Like some sort of truth in advertising campaign, this week’s GLEE focused on the homonyms Britney and Brittany – showcasing the music of one and the dancing of the other. The story focused on the power of fantasy, and several of the production numbers were like a dream come true.
While Will (Matthew Morrison) wanted to focus on easy-listening icon Christopher Cross, the kids – especially Kurt (Chris Colfer) – wanted to perform a Britney Spears number for the homecoming pep rally. But Will was completely against it, because he did not consider her a solid role model. And, strangely enough, Brittany (Heather Morris) was against drawing from the pop princess’ catalog. That’s because Brittany’s full name is Brittany Susan Pearce, making her Brittany S. Pearce, or “Brittany Spearce.”
Turns out that Steve McGarrett’s state police task force is staffed by some interesting characters – and this week’s HAWAII FIVE-O gave those people some room to breathe.
In the case of the week, Roland Lowry (Scott Cohen), an NSA expert in cyberterrorism, was kidnapped because he invented a software “skeleton key” that can be used to enter any computer system in the world, even those employing advanced asymmetric encryption. McGarrett (Alex O’Loughlin) and posse track down the cyber bad guys through the liberal application of hard work, sideways thinking, gunplay, explosions, and a (literal) dollop of blood.
This episode was about the past catching up with you; chickens coming home to roost; reaping what ye sow – and any other clichés you care to mention about consequences and responsibilities. In this case, the causes were Don’t secret identity, Joan and Roger’s recent tryst, Roger coasting at work, and Lane’s marriage collapsing. They were facing the prospects of being suitably humbled; getting on their knees or holding out their hands to beg forgiveness. Actions have consequences, even for the great Don Draper. Perhaps especially for the great
Don Draper Dick Whitman.
Joan (Christina Hendricks) told Roger (John Slattery) she’s late, and Greg has been gone for seven weeks, so “it” has to be Roger’s. And there’s no way she can go to her regular OB-GYN. Luckily, Roger knew a doctor, who was (slightly) less judgmental but still accused him of “ruining her”) and begrudgingly referred them to a clinic doctor who does abortions. Joan said she’ll “take care of it.” At the clinic, she encountered a mom whose 17-year-old daughter was having a procedure. The woman was devastated, and Joan (perhaps out of sympathy more than mere embarrassment) pretended to be there with a 15-year-old daughter. I suppose that was a sort of atonement, accepting social blame, but it seemed like Joan was dodging admitting she was the one who “got in trouble.”
And THE AMAZING RACE has not won all those Emmys for nuthin’, either! This is my favorite of the so-called “reality series,” an unscripted race around the world that plays like an edge-of-your-seat horse race crossed with an extended slo-mo trainwreck.
Now that I have officially given up on SURVIVOR: NICARAGUA because the cast is just too boring, I will be concentrating my unscripted attention on this show and UNDERCOVER BOSS.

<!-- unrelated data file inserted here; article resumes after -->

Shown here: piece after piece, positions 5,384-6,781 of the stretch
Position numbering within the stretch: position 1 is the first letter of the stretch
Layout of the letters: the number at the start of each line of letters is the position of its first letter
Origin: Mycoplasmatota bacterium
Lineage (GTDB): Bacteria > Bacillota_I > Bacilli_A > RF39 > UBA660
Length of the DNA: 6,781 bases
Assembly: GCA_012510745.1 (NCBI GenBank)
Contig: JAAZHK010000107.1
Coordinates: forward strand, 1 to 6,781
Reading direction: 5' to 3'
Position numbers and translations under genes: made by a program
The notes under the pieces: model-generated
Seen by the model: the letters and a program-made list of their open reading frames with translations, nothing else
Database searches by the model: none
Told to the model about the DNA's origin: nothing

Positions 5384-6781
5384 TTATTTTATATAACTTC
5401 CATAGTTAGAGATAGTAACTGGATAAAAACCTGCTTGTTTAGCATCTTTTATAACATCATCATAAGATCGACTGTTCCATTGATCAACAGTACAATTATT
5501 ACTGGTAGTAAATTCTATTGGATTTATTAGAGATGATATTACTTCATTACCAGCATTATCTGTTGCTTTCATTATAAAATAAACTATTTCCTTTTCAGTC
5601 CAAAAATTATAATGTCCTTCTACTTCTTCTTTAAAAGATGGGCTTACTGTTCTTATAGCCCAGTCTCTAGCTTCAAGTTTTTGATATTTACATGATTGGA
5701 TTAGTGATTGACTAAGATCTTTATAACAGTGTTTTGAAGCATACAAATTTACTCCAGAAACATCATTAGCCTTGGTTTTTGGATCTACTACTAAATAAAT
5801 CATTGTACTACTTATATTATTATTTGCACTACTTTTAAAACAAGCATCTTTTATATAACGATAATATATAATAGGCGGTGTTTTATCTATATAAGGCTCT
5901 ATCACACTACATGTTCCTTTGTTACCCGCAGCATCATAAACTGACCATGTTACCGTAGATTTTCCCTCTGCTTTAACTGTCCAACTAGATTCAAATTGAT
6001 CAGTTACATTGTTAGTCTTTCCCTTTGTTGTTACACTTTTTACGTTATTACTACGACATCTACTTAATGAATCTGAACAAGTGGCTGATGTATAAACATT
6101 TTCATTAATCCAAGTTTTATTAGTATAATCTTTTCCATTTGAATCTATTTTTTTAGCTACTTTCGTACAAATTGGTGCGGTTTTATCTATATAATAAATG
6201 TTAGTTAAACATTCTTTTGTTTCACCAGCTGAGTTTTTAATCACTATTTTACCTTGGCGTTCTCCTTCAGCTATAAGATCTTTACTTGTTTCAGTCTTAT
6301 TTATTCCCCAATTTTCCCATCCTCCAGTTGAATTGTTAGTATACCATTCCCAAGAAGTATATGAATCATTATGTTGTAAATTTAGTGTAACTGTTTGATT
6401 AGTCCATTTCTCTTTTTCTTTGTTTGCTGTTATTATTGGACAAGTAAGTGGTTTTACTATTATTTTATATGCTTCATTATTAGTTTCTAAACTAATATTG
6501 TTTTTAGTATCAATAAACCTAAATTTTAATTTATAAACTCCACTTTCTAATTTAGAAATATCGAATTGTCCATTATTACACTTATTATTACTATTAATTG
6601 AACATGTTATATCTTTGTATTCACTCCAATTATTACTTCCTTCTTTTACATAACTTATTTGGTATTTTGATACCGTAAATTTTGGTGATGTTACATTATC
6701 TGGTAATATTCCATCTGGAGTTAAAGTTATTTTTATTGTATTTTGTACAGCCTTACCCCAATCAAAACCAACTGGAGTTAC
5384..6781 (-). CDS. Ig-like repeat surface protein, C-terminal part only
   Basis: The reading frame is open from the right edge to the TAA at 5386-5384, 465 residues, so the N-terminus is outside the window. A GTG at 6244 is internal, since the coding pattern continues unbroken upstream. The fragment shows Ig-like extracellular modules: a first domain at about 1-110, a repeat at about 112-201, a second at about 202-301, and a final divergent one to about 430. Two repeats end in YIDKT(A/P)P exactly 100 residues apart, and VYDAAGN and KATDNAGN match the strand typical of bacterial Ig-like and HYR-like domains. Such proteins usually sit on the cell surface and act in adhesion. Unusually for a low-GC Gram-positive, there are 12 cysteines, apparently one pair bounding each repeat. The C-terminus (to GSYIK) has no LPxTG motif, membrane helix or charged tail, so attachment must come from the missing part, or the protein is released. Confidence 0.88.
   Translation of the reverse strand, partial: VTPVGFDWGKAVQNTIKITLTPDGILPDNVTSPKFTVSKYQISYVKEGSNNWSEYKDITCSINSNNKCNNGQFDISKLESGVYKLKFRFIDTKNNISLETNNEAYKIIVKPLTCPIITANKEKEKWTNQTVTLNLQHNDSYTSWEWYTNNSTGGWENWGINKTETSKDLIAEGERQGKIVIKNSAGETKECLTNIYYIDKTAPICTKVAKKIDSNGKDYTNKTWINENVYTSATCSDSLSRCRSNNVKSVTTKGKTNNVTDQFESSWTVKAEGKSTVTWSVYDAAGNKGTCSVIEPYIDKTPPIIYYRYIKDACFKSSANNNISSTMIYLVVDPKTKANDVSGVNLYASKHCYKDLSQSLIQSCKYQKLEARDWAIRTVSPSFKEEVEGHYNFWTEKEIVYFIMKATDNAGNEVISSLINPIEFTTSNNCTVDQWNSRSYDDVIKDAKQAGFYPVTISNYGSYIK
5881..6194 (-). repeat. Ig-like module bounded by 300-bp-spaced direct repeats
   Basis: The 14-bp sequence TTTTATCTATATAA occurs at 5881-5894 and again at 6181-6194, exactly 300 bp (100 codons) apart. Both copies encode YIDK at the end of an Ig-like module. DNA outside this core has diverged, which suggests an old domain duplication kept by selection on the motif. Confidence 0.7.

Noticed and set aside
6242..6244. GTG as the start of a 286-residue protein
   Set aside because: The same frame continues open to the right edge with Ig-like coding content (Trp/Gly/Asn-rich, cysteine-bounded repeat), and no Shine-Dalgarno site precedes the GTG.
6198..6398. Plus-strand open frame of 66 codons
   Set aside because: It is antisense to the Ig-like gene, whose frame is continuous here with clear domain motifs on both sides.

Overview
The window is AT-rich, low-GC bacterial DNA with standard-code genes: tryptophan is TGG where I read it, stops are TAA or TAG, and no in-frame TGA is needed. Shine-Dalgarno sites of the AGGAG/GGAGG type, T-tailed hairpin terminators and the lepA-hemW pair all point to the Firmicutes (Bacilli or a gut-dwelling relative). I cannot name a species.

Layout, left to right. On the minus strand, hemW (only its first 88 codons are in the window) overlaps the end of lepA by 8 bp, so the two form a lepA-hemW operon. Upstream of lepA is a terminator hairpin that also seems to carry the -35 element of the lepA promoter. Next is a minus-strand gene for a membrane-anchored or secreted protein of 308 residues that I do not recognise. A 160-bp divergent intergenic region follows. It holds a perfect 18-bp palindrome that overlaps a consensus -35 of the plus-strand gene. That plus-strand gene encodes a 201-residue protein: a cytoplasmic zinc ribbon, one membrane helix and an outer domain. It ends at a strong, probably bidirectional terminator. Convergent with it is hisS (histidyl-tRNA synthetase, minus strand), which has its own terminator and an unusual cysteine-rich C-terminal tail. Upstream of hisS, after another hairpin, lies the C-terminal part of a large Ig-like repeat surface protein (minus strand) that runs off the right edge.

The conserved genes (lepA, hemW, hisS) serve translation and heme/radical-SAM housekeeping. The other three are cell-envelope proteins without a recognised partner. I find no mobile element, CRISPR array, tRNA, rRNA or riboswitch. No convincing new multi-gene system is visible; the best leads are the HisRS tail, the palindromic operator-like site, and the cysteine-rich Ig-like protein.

NIKITA struck a blow for bloggers in the latest episode. Well, not really, but it was nice to see the-powers-that-be keeping up with the times for their reimagining. Newspapers and TV are so last decade.
Percy (Xander Berkeley) ordered muck-raking blogger Jill Morelli (Julie Gonzalo) silenced before her latest discovery — clandestine video of Division agents retrieving smuggled cocaine from an AirMerica crash site — can be published, ruining and its CEO Sampson (Christopher Cousins), a crony of Percy’s. Agent Donnegan killed newspaper editor Jeremy and framed Jill, but Nikita (Maggie Q) was able to stop Jill from being kidnapped.
It got a little harder to root for HELLCATS this week, considering there was little actual cheerleading, and the plotting was even more unfocused than last week’s episode. I did appreciate the continued emphasis on characterization, though.
Just like those feisty kids on GLEE, the Lancer Hellcats were dismayed to discover they had to foot the bill for their own road trip, because their funding was reallocated to the ladies volleyball team. These tortured attempts to make the cheerleaders look like some kind of oppressed, underdog minority are not ringing true, and are really starting to annoy me. And is everyone on the squad a scholarship student (except bitchy Alice?) It’s like we’re supposed to feel sorry for the beautiful people, because being attractive, talented and popular is such a burden.
GLEE faced the monumental challenge of following up last year’s breakout season as the critical darling or, if you prefer, the teacher’s pet of television. So what could GLEE do you do for an encore? Why, more of the same – only different, of course! And, for the most part, the sophomore season’s debut succeeded by quickly establishing a new status quo that was actually the old status quo with a fresh coat of paint.
Fresh off losing at Regionals (McKinley High finished third out of…three schools.); the members of New Directions find themselves back for another fall semester at the bottom of the social ladder. (They are the “plankton” of the food chain, Kurt (Chris Colfer) notes, wryly. Will (Matthew Morrison) decided the answer lay in recruiting new members. Two promising newbies presented themselves: Sam Evans (newcomer Chord Overstreet) and Sunshine Corazon (pop star Charice). The problem was, Sunshine was a little too good. Rachel (Lea Michelle) feared that Sunshine might hog the spotlight from her, so Rachel set about preemptively eliminating Sunshine before she got a chance to shine.